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The annual Great L.A. River Clean Up returns for Earth Month

The 29th annual cleanup will take place on the next three Saturdays in April.

Sarah Vehrs, Assistant News Editor

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The concrete walls that protect Los Angeles county from massive flooding will receive its 29th annual “great river cleanup” by restorative organization, Friends of the L.A. River.

The United States’ largest urban river cleanup project will occur on the last three Saturdays of Earth Month at nine locations from 9 a.m. to noon. Volunteers will be offered refreshments, snacks and sunblock at the sites along the 51-mile river.

“I think on a very real level, what the cleanup project allows is for members of the community to get a hands-on experience of the L.A. River,” said Michael Atkins, communications and impact manager of FoLAR. “It allows them to confront the human impact that has been degrading the ecosystem, and it also lets them experience a piece of the restoration project.”

The upper portion of the concrete river will be cleaned April 14 at Sepulveda Basin, the Balboa Sports Complex and Glendale Narrows Riverwalk.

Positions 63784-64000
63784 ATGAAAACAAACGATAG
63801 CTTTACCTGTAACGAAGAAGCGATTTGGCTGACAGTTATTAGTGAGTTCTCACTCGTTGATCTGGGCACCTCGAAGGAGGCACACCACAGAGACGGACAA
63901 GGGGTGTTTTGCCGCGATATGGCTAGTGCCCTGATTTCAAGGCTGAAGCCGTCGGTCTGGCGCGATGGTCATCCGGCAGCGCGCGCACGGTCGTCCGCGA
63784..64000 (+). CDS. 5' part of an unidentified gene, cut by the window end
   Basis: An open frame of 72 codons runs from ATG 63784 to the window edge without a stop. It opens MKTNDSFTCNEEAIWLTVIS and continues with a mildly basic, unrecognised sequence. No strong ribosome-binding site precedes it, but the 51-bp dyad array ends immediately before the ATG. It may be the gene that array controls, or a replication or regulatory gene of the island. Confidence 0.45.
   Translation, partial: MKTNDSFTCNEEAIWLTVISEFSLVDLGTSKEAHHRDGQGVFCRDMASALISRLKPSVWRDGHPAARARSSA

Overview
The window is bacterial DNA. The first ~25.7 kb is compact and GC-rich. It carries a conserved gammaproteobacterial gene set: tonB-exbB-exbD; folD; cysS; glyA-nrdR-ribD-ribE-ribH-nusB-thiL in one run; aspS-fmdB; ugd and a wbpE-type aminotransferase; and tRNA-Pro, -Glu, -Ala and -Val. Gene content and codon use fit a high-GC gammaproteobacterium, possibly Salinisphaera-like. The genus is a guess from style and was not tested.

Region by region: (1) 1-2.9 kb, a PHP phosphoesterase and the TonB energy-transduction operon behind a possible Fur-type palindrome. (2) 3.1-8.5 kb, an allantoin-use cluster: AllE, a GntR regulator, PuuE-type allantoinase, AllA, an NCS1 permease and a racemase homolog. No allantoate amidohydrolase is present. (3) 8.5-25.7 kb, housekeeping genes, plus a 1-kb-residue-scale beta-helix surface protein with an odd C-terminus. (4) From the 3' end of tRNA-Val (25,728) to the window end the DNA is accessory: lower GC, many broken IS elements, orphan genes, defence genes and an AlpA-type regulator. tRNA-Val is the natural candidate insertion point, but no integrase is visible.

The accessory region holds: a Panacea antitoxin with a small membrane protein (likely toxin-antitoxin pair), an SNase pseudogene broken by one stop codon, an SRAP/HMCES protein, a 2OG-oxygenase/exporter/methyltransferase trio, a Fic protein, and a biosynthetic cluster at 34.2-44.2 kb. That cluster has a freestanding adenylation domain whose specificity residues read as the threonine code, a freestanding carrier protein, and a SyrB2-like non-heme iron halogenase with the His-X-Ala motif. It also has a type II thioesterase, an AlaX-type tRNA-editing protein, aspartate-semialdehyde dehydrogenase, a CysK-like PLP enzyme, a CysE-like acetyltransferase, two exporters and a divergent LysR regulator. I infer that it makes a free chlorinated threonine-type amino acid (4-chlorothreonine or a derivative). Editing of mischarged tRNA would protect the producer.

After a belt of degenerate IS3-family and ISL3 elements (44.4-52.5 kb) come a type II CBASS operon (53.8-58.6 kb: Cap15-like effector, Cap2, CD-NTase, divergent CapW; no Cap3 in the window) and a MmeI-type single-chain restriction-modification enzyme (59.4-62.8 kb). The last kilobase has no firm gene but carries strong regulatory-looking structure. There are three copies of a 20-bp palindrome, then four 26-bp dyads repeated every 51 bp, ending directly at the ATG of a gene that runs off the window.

The middle of the river will be cleaned April 21 at Los Feliz Boulevard, Bond Park, Fletcher Drive, Bowtie Parcel, Marsh Park and the Frog Spot.

The lower part of the river will be cleaned April 28 at Compton Creek, Del Amo Metro Station, Golden Shore Marine Reserve and Willow Street Estuary.

Volunteers will receive a reusable tote bag, a custom-designed FoLAR T-shirt, a KIND snack bar and a gift card from Rubio’s Coastal Grill.

Britny Coker-Moen, a senior environmental science and public relations student at Cal State Long Beach, signed up to participate in the Willow Street Estuary site. This portion of the event is one of the locations near Long Beach. Coker-Moen feels like this massive project is necessary to get people interested in participating.

“I wholeheartedly support FoLAR’s mission in restoring the ecology of the L.A. river and breaking the concrete,” Coker-Moen said. “I don’t want an ugly concrete city-gorge; I want a river that looks and is natural, and I’m excited to be contributing to FoLAR’s cause.”

According to the non-profit organization, the event’s participation has exploded in recent years. Last year’s project attracted 10,000 volunteers who removed over 100 tons of trash from the river.

FoLAR is also collaborating with with Los Angeles Homeless Service Authority to increase the “safety and awareness toward cleaning the River and respecting homeless population in the riverbed.”

“When you see so many people on the River working together in their FoLAR shirts, it warms your heart,” said Marissa Christansen, executive director of FoLAR in a press release. “I am so inspired when I think about countless members of the river community pouring their love into our river over the last 29 years.”

Volunteers can pick a location and register www.folar.org/cleanup-2018.


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